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Investors Are Buying Single-Family Homes to Rent Out

One trend that accelerated following the Great Recession was the incidence of investors buying single-family…

  • April 8, 2019

One trend that accelerated following the Great Recession was the incidence of investors buying single-family homes to rent out.

Traditionally, single-family homes have been owned by the occupants. Home ownership is the backbone of the “American Dream”. Owning a single-family home is the greatest (often the only) source of wealth-accumulation for ordinary Americans.

So, it is alarming to see a trend in which more and more Americans rent their homes from investors, rather than owning them. Over time, this means that investors benefit from rising home values while renters incur ever-rising rents.

It’s not an exaggeration to say that this trend of investor-owned SFHs – if it continues to grow – will pose a threat to our traditional notion of the “American Dream” in the years to come.

Attractive Profits

Investors are in this market for a reason: the return on investment can be attractive.

Recently, property database curator ATTOM Data Solutions ranked the best U.S. markets for buying single family rental properties in 2019.

The Attom report analyzed single family rental returns in 432 U.S. counties each with a population of at least 100,000 and sufficient rental and home price data. Rental data was from the U.S. Department of Housing and Urban Development, and home price data was from publicly recorded sales deed data collected and licensed by ATTOM Data Solutions.

The average annual gross rental yield (annualized gross rent income divided by median purchase price of single-family homes) among the 432 counties was 8.8 percent for 2019, up from an average of 8.7 percent in 2018.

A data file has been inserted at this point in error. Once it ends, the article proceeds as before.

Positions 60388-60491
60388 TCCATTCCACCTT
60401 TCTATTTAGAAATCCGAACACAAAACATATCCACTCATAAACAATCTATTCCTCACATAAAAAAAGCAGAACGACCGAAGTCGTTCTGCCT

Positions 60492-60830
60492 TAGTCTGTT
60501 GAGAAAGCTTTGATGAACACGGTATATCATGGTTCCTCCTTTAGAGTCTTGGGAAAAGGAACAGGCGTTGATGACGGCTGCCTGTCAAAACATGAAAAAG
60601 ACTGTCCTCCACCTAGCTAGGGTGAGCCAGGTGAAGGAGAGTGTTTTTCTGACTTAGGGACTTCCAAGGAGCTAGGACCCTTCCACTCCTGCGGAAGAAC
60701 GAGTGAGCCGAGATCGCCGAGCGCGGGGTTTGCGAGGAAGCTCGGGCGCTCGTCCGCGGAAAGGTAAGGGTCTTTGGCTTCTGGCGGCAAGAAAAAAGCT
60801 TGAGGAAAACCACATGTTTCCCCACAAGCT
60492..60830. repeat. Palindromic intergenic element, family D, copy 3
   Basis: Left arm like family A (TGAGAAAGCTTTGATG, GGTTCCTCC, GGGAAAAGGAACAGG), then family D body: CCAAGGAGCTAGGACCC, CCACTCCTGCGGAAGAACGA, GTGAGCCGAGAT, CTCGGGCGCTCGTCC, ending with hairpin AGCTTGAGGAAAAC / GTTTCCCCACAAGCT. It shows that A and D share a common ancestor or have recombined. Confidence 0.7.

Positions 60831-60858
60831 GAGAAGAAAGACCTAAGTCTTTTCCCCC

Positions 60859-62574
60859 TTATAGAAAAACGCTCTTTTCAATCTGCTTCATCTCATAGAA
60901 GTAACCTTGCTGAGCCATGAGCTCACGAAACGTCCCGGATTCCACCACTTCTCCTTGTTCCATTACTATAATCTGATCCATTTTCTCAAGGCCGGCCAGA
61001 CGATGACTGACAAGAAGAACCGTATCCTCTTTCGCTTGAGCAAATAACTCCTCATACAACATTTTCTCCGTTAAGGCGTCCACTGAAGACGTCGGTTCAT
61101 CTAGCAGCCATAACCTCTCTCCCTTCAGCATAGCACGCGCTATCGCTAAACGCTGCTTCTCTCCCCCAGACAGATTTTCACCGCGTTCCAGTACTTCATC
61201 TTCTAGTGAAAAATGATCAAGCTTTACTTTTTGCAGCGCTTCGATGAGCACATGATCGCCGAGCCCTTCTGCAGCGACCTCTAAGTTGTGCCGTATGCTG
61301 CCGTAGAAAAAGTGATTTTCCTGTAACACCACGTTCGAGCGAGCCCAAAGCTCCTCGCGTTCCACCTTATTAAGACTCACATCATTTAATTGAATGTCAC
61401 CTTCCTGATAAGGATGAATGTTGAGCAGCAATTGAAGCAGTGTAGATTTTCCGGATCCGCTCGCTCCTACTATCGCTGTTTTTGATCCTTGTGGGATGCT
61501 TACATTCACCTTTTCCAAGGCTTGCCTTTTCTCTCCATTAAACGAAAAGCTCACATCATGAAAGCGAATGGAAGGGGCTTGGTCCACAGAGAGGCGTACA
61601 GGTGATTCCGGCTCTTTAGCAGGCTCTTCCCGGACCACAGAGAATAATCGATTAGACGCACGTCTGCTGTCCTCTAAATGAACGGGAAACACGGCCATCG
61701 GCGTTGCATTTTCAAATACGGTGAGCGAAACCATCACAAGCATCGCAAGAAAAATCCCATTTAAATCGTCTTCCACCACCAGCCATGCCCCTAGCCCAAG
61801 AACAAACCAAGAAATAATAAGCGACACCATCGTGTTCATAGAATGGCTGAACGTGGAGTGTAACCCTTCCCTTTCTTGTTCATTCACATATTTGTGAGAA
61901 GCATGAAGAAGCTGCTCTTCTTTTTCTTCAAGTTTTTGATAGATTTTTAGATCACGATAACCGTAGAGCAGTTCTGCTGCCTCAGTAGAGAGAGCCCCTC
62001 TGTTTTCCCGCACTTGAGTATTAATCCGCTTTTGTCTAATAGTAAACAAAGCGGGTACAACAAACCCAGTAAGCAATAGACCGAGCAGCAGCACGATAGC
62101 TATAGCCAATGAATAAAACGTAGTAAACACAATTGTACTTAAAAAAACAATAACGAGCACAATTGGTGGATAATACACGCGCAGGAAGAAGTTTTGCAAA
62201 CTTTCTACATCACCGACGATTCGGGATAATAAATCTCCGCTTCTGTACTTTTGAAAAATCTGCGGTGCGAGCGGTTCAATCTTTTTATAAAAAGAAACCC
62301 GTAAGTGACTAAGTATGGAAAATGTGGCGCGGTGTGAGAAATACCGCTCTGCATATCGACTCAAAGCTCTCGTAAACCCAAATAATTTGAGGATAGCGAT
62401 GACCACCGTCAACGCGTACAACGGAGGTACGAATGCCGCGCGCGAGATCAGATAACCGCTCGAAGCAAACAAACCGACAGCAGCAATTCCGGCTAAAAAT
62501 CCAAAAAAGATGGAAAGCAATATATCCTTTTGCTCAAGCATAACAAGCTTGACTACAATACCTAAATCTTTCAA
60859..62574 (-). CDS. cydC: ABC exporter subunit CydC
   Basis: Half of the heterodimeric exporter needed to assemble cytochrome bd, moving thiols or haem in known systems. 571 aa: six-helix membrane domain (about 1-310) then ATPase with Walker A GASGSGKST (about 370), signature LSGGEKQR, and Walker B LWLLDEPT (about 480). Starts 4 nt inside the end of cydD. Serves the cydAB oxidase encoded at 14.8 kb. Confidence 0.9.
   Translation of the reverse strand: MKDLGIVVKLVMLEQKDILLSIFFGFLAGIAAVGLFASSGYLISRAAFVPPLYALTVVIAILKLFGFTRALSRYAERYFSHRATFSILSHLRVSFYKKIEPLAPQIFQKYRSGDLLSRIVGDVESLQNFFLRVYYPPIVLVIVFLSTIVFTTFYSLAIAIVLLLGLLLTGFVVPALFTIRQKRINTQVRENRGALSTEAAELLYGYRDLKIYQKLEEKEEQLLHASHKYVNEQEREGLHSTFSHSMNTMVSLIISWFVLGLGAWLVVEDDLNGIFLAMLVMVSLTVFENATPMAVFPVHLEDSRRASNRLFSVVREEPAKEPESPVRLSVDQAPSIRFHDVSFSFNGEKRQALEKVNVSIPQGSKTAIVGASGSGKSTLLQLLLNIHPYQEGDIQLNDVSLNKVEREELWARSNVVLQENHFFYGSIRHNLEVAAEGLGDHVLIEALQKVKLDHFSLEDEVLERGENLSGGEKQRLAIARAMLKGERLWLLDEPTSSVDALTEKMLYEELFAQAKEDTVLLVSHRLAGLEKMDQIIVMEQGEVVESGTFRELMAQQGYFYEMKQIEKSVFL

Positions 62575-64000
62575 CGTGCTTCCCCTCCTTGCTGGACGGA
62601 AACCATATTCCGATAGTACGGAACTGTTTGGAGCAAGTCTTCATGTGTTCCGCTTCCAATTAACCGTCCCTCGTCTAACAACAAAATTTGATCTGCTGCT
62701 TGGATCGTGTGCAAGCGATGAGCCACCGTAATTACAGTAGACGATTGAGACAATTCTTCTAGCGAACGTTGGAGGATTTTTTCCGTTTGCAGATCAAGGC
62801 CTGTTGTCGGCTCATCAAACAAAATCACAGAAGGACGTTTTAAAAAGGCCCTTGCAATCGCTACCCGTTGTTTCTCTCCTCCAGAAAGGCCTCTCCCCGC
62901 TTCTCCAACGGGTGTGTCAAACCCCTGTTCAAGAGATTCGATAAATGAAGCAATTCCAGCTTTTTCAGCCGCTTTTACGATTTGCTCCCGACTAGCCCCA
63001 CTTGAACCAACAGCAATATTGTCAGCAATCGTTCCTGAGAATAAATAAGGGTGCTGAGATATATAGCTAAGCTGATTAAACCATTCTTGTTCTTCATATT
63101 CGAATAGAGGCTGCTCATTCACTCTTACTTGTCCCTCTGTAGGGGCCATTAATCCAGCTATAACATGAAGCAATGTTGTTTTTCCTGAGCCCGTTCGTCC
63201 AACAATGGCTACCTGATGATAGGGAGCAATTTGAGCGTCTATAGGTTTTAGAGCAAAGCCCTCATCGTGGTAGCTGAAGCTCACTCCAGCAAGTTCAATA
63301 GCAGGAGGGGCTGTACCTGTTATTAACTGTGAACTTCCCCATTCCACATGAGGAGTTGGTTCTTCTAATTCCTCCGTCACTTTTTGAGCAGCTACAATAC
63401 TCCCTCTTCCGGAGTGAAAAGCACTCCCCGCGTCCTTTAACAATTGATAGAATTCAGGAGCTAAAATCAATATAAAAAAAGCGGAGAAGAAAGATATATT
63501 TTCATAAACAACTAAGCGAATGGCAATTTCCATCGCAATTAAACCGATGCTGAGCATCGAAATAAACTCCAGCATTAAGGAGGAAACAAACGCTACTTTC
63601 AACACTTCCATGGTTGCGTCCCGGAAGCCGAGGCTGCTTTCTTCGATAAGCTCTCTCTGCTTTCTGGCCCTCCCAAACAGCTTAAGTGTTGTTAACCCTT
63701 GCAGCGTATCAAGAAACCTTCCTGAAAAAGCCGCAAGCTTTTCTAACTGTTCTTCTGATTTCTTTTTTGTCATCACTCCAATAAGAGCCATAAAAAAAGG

Counties in Baltimore, Macon, Vineland, Rockford, Detroit post highest rental returns

Counties with the highest potential annual gross rental yields for 2019 were Baltimore City, Maryland (24.5 percent); Bibb County, Georgia in the Macon metro area (21.9 percent); Cumberland, New Jersey, in the Vineland-Bridgeton metro area (21.2 percent); Winnebago, Illinois, in the Rockford metro area (17.1 percent); and Wayne County, Michigan in the Detroit metro area (17.1 percent).

Along with Wayne County, Michigan, the highest potential annual gross rental yields among counties with a population of at least 1 million were Cuyahoga County (Cleveland), Ohio (12.0 percent); Allegheny County, Pennsylvania (10.9 percent); Cook County (Chicago), Illinois (9.7 percent); and Philadelphia County, Pennsylvania (9.4 percent).

Rental returns increase from a year ago in over half of the counties analyzed

Potential annual gross rental yields for 2019 increased compared to 2018 in 248 of the 432 counties analyzed in the report (57 percent) led by Buncombe County, North Carolina in the Asheville metro area (up 29.1 percent); Santa Clara County, California in the San Jose metro area (up 24.8 percent); Henderson County, North Carolina, in the Asheville metro area (up 24.6 percent); Erie County, Pennsylvania (up 24.3 percent); and Muscogee County, Georgia in the Columbus metro area (up 23.5 percent).

Along with Santa Clara County, California, the biggest increase in potential annual gross rental yields for 2019 compared to 2018 among counties with a population of at least 1 million were Sacramento County, California (up 12.2 percent); Orange County (Los Angeles), California (up 10.9 percent); Dallas County, Texas (up 10.8 percent); and Kings County (Brooklyn), New York (up 10.6 percent).

Expect to see more of this activity

Attractive profits tend to lure additional investors into the market. So, we can expect to see more of this activity in counties where the returns are most favorable.

What this means is that would-be homeowners are often competing with investors when buying a home. In such scenarios, the ordinary buyer often loses. Investors often buy with cash, and are a bit less price sensitive than the typical home buyer.

Home buyers are facing rising interest rates (and thus more expensive mortgages), and often have to save for years to come up with a down payment. They don’t have as much flexibility in their dealings as well-heeled investors often do.